No Shortcuts in Iranian Struggle for Human Rights
The massive demonstrations in Iran have set off a frenzy among the hawks of the world who seem to believe that violence can be the antidote for violence. These hawks are impatient, unschooled people who have refused to learn the lessons of history. Rarely does violence bring good results. True victory is won in the heart not on the battlefield.
People who are physically subjugated often harbor such resentment that subsequent peace is unattainable. The creation of Israel provides an example of this. The seizure of Irish homes by the English is another. As the old saying puts it, “a man convinced against his will is of the same opinion still.”
Iran’s path to attaining human rights will be long and arduous. The Islamic theocracy has deep and strong roots. Even if one group of mullahs is overthrown, the succeeding ayatollahs are unlikely to allow true reform. Mir-Hossein Mousavi, the leading opposition figure, is no human rights activist. He is a long-time member of the theocracy who is seeking the presidency under the existing political structure. To replace Mahmoud Ahmadinejad with Mousavi would be – as they say in Jamaica – to “swap black dog fe monkey.” The difference would be skin deep.
President Obama knows this, and while he is “heartbroken” by the suffering of the Iranian protesters, he recognizes how counterproductive it would be for him to incite more demonstrations. He knows the appearance of U.S. intervention in the dispute would be the kiss of death for the protesters’ cause.
If a genuine urge for freedom is emerging among Iranians, they will have to win it for themselves. And I think they will have to take the long road. They might be wise to study the life of Mahatma Gandhi (pictured at right) for starters. Gandhi’s crusade of nonviolent resistance to Britain eventually led to India’s independence, but it took more than a quarter of a century. It took even longer for the nonviolent revolution advocated by Martin Luther King to bear fruit in the election of America’s first black president. And in both cases, the leaders of the crusade were prepared to endure personal sacrifice. Gandhi fasted. King died.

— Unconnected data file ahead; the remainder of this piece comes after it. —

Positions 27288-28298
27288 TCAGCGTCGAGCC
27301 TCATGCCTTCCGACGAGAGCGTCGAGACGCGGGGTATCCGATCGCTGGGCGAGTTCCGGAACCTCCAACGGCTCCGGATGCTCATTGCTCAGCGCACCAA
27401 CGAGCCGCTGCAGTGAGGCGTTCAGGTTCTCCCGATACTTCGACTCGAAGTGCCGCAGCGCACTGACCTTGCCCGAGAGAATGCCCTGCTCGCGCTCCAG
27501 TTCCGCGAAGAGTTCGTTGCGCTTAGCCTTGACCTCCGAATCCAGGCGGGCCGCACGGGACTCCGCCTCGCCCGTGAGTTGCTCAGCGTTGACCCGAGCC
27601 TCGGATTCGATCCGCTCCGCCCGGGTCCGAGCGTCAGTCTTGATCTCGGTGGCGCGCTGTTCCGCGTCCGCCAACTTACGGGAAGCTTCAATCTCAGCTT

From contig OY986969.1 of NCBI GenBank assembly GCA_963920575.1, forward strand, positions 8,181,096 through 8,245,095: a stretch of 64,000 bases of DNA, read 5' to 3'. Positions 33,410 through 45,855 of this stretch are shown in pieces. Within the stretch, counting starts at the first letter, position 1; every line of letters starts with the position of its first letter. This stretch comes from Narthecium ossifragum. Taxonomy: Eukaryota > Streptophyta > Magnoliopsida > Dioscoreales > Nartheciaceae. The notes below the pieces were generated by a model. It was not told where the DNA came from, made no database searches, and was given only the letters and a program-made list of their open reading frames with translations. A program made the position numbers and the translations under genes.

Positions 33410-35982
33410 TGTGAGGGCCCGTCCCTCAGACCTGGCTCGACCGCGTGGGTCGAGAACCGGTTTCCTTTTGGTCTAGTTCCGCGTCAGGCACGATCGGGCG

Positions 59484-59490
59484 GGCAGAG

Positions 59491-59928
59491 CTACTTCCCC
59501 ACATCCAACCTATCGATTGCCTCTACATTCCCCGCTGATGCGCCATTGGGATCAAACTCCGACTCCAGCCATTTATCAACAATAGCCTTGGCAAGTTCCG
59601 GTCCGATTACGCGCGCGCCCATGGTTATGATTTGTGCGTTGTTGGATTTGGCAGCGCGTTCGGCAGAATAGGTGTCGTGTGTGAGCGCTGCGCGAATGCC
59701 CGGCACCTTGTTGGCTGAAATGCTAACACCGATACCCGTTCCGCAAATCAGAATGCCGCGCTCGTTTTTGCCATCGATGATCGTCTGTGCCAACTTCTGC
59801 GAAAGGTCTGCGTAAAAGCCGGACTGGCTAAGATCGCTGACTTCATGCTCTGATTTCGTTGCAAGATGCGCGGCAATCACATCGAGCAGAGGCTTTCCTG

Perhaps the face of Neda (photo below) – a beautiful woman murdered by a sniper in the flower of her youth – will provide the symbol that Iranians need to resist and endure. In India, protesters squatted in the middle of the road and refused to budge even when they were clubbed and whipped. When salt was taxed, thousands marched to the shore and dried their own salt.
Instead of gathering in the streets where the Basiji can pick them off from the rooftops, Iran’s protesters will need to adopt smarter tactics. They might choose a general strike as one method. But it will take not one but many strikes to bring down the mullahs, and the strikers must be prepared to endure great personal hardship, as times are hard in Iran and few have any savings.
Instead of shaking their fists at the mullahs, hawks like John McCain should be cudgeling their brains for nonviolent ways to help the protesters. Senator McCain is chairman of a covert operation known as the International Republican Institute, and this organization has been accused of fomenting unrest in Iran. Perhaps groups like this can find secret ways of smuggling food and money into Iran to help the strikers survive – instead of egging them on to risk their lives in the street.
But I doubt that McCain would consider this approach. It seems that he would much rather “bomb, bomb, bomb Iran,” which would give the Iranians a common enemy and end any hope of human rights for Iranians in the foreseeable future.